Australia boasts one of the strongest and most vibrant racing cultures in the world, with a thoroughbred racing heritage that goes back over 150 years. Therefore it should come as no surprise that during its history Australia has produced some of the most famous racehorses of all time.
Here’s our pick of the greatest racehorses ever foaled, trained and raced in Australia.
Over a century before Makybe Diva set the Melbourne Cup alight, another great mare graced the racecourses of Australia. Wakeful failed to run once as a 3-year-old due to a shin condition, but showed what she was capable of just three races into her 4-year-old season when she claimed her first Group 1 win. She would go on to be a dominant force in Australian racing, finishing outside the places just three times in her career, and becoming the first horse to claim a treble of wins in the Emirates Stakes.
The Cox Plate is one of the biggest races in Australia, and the first horse to win this race three times earned himself a place in Australia’s racing hall of fame. During the late 1970s and early 1980s Kingston Town claimed a total of 12 Group 1 wins, winning 16 of his last 23 races. In 1980 he was nominated the Australian Champion Racehorse of the Year – no mean feat for a horse who finished dead last in his first ever race.
Australian racing is somewhat unusual in that it has produced a number of champion mares who have outshone the colts of their generation. One of the most notable examples was Black Caviar, the mare who overcame serious injuries as a 3-year-old to emerge as one of the most dominant sprint racehorses of all time. Her feats included a 25 race winning streak in sprints – an almost unheard of feat – as well as taking the long trip to Royal Ascot where she beat some of the best sprinters in Europe to claim the Diamond Jubilee Stakes.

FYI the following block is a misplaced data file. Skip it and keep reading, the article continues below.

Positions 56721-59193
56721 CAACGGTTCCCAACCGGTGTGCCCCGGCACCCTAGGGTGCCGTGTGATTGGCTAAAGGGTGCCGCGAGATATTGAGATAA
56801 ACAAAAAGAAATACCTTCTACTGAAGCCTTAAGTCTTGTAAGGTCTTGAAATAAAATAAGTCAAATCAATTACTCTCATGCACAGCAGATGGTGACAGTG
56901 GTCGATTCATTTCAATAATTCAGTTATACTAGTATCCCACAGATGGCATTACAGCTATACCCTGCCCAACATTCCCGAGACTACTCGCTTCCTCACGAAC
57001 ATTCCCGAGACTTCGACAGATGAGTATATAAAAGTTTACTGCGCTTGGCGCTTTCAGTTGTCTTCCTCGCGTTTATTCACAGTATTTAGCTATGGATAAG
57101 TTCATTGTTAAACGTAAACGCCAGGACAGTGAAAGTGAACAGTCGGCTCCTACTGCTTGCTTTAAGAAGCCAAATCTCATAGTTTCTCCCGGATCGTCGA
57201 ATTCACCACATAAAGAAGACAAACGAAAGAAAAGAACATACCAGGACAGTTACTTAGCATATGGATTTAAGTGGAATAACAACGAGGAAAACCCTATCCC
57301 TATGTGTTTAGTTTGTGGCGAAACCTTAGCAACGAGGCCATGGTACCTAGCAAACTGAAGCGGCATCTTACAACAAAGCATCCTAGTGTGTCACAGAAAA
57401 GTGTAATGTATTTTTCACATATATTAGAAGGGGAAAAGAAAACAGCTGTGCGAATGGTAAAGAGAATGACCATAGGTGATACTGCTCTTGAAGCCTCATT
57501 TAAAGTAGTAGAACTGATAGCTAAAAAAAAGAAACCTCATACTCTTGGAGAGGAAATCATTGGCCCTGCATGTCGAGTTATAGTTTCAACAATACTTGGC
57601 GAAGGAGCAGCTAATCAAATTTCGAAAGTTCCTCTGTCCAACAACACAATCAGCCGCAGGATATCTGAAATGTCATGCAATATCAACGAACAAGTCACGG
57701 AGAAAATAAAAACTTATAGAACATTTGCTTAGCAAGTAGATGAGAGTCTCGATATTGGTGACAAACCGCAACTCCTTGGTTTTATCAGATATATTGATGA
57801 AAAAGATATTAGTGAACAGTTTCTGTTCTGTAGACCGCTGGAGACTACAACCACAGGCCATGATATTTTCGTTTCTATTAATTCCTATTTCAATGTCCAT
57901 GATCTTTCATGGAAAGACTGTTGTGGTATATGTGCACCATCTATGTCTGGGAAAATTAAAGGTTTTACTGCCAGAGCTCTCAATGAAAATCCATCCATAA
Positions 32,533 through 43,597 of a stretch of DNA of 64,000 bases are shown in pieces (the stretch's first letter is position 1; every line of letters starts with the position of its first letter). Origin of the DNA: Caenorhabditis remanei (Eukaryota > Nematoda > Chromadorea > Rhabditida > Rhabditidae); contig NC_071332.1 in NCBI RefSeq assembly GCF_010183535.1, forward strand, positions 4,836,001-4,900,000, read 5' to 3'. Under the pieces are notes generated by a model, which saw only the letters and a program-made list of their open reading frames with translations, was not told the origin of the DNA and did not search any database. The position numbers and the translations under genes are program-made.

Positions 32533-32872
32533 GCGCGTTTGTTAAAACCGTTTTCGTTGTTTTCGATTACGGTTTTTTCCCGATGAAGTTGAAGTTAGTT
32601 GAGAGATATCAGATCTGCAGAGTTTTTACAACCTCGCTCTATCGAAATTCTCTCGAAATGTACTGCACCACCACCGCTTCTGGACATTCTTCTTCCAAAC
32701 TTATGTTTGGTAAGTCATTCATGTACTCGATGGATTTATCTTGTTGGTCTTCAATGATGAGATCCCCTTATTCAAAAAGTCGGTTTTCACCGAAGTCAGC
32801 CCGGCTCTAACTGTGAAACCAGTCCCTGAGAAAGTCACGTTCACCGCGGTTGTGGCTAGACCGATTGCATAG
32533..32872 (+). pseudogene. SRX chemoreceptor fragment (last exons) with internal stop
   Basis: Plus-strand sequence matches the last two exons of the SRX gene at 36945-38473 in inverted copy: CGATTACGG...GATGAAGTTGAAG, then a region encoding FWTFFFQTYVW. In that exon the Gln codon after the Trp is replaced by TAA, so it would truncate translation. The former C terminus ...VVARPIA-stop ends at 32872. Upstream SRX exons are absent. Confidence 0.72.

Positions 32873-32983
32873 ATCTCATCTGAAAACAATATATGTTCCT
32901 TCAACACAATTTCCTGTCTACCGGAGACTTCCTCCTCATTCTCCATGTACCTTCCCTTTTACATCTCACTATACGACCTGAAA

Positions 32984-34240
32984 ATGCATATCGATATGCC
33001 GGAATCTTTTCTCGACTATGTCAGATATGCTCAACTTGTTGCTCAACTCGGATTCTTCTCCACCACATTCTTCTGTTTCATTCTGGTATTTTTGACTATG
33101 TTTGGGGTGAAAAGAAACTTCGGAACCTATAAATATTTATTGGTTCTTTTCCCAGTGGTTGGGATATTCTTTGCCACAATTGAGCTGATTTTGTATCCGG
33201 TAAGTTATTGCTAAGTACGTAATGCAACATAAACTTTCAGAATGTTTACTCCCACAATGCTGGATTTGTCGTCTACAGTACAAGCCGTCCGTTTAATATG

The testing years of the Second World War produced an unexpected hero in Queensland-foaled Bernborough. Most of his career took place in the relative obscurity of Queensland, and it was only as a 6-year-old that he moved into the limelight of the Sydney racing scene. There he quickly established himself as one of the country’s finest horses, and certainly the greatest 6-year-old of all time. During his fourth season of racing he won 15 races in a row, winning some of Australia’s toughest races in the process and leaving the handicappers in the dust.
Peter Pan’s ability to overcome adversity was the stuff legends are made of. He first caught the public’s attention at the 1932 Melbourne Cup. During that race he fell to his knees early on in the race, and somehow found the strength to not only pass the post, but to win the Melbourne Cup by a neck. The following season Peter Pan again demonstrated his incredible resilience when he recovered from a life-threatening infection and returned to training. The following season he returned to Flemington to compete in the Melbourne Cup, and won his second title despite racing on a heavy track with a punishing handicap.
Takeover Target is easily Australia’s greatest ever rags to riches racing story. Purchased for the humble sum of just A$1,375, he suffered from serious leg problems as a youngster and was unable to race at all as a 2- or 3-year-old. However, his connections remained patient with him and he rewarded them with a spectacular run of seven victories in his 4-year-old season. After another bout with ill health Takeover Target resumed his career, chalking up two Group 1 wins before travelling to Royal Ascot where he won the Kings Stand Stakes. By the end of his career he’d earned his owners over AU$6 million in prize money.
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